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In regression models, numeric predictors are assumed to have a linear association with the outcome. In mathematical terms with a predictor X and outcome Y, this means a model like:

Y = a + bX + <other predictors' effects>, where a and b are constants.

(For some types of models, a function of Y is used instead of Y itself, like the log odds for logistic regression or log hazard for Cox proportional hazards regression.)

A less mathematical way to think about this assumption is that it means that each 1 unit difference in the predictor is associated with the same effect on the outcome regardless of whether it is a difference between 0 and 1 or between 100 and 101. Similarly, each 10 point difference is associated with the same effect on the outcome regardless of whether it is a difference between 5 and 15 or between 150 and 160 or between 2345 and 2355.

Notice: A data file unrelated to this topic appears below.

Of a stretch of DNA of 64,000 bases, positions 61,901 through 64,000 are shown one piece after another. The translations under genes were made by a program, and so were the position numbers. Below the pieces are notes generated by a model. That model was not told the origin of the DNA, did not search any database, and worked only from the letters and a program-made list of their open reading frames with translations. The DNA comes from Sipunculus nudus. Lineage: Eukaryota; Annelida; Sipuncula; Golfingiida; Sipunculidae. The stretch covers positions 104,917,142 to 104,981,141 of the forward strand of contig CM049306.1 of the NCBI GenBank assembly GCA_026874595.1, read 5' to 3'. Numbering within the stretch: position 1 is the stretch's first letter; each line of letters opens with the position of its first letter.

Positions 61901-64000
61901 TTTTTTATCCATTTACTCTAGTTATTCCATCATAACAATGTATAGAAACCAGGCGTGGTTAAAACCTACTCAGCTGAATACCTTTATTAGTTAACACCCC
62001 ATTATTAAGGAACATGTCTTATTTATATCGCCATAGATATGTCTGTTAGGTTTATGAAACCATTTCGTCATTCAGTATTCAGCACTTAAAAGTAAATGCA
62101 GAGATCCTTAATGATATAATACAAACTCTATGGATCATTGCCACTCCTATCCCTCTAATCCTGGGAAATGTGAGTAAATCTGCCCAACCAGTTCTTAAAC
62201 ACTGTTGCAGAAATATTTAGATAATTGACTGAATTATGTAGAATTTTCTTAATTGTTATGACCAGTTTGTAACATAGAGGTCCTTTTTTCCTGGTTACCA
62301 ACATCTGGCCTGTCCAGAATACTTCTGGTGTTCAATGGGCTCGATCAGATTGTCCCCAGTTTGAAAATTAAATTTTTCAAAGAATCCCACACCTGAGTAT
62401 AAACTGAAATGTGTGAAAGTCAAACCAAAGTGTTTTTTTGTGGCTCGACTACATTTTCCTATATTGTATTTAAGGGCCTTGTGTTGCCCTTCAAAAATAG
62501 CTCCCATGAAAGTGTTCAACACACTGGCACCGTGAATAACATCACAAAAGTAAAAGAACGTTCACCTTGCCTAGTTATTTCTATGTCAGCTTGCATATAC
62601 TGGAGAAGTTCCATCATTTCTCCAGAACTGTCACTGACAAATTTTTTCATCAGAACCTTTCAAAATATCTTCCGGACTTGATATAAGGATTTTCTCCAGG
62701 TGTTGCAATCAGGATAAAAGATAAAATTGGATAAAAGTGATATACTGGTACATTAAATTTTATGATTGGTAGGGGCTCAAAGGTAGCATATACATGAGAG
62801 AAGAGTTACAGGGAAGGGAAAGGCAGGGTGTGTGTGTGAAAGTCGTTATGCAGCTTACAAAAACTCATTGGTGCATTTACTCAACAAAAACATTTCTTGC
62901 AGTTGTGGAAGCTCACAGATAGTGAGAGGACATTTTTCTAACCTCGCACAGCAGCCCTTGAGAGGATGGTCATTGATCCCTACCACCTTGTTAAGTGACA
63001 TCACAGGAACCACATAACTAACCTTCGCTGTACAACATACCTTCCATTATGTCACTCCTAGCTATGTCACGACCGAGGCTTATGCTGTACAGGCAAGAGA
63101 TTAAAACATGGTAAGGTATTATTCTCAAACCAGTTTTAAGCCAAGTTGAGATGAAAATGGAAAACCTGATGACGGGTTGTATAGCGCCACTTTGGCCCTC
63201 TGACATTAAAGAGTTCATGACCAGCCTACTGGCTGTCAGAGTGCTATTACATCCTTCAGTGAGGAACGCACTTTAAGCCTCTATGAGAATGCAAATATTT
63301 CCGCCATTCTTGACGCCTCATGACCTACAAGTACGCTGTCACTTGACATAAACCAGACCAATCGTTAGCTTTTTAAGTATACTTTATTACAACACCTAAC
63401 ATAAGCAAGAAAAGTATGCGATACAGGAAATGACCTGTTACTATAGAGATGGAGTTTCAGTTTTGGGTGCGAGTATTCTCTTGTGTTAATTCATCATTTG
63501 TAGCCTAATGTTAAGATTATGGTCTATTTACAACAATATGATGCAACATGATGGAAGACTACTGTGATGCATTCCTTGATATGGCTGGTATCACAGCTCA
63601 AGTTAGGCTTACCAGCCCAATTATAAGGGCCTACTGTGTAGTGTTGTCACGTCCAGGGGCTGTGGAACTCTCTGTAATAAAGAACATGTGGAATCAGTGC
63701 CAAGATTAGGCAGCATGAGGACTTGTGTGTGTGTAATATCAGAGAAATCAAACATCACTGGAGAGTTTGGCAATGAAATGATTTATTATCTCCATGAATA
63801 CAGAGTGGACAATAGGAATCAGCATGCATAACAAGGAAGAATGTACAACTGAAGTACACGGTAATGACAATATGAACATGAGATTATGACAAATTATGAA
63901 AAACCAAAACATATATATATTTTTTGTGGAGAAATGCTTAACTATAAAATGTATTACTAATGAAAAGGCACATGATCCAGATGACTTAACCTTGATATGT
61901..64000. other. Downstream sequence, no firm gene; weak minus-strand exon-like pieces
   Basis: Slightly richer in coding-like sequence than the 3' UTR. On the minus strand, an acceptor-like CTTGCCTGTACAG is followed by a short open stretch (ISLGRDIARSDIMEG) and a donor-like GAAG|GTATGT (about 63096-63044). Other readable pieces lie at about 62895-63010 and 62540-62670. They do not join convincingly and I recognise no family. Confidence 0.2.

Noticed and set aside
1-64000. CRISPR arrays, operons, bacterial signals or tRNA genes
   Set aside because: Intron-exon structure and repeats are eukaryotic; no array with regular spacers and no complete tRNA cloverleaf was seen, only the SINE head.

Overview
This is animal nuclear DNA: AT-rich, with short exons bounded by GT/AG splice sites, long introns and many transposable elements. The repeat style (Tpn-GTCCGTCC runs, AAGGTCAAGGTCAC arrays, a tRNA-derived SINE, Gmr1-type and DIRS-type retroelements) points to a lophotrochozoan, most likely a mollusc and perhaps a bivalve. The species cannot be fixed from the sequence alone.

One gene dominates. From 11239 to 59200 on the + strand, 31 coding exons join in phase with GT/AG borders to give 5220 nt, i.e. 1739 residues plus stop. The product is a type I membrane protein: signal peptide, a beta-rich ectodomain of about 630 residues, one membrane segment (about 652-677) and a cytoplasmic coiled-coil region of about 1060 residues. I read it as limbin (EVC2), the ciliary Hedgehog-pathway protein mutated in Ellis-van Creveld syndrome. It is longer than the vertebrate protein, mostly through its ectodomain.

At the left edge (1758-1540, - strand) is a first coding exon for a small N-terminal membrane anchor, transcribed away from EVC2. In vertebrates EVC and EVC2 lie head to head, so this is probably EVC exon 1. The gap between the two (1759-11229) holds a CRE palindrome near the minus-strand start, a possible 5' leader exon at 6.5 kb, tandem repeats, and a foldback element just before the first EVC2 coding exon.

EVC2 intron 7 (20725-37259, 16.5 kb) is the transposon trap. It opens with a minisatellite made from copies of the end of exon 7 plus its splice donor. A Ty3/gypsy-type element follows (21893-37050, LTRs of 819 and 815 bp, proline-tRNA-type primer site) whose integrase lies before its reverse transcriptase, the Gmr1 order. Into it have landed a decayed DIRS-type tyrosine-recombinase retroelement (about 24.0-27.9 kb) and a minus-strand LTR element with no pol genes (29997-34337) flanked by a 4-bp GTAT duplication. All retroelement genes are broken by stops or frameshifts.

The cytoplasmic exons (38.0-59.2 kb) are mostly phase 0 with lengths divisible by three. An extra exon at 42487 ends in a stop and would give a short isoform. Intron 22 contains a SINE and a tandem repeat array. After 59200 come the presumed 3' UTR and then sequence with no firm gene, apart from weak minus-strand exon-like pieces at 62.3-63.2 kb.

A simple way to relax this assumption is to add a quadratic term for X to the model, Xsquared = X times X. If the P-value for Xsquared is <0.05, this is usually considered to be strong evidence that the linearity assumption is inaccurate. In this case, a more flexible model can be fitted by categorizing X, using linear splines, or simply retaining Xsquared in the model. Categorizing or using linear splines will provide interpretable regression coefficients, but retaining Xsquared or fitting a higher order polynomial model will usually necessitate a graphical depiction of the effect of X to aid interpretation.

Topic revision: r4 - 25 Jun 2012 - 00:42:06 - PeterBacchetti

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